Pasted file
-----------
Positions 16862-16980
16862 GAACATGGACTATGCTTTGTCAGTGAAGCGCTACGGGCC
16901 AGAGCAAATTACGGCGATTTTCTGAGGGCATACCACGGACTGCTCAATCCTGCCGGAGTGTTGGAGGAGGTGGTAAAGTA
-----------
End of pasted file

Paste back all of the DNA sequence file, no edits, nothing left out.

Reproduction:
Positions 16862-16980
16862 GAACATGGACTATGCTTTGTCAGTGAAGCGCTACGGGCC
16901 AGAGCAAATTACGGCGATTTTCTGAGGGCATACCACGGACTGCTCAATCCTGCCGGAGTGTTGGAGGAGGTGGTAAAGTA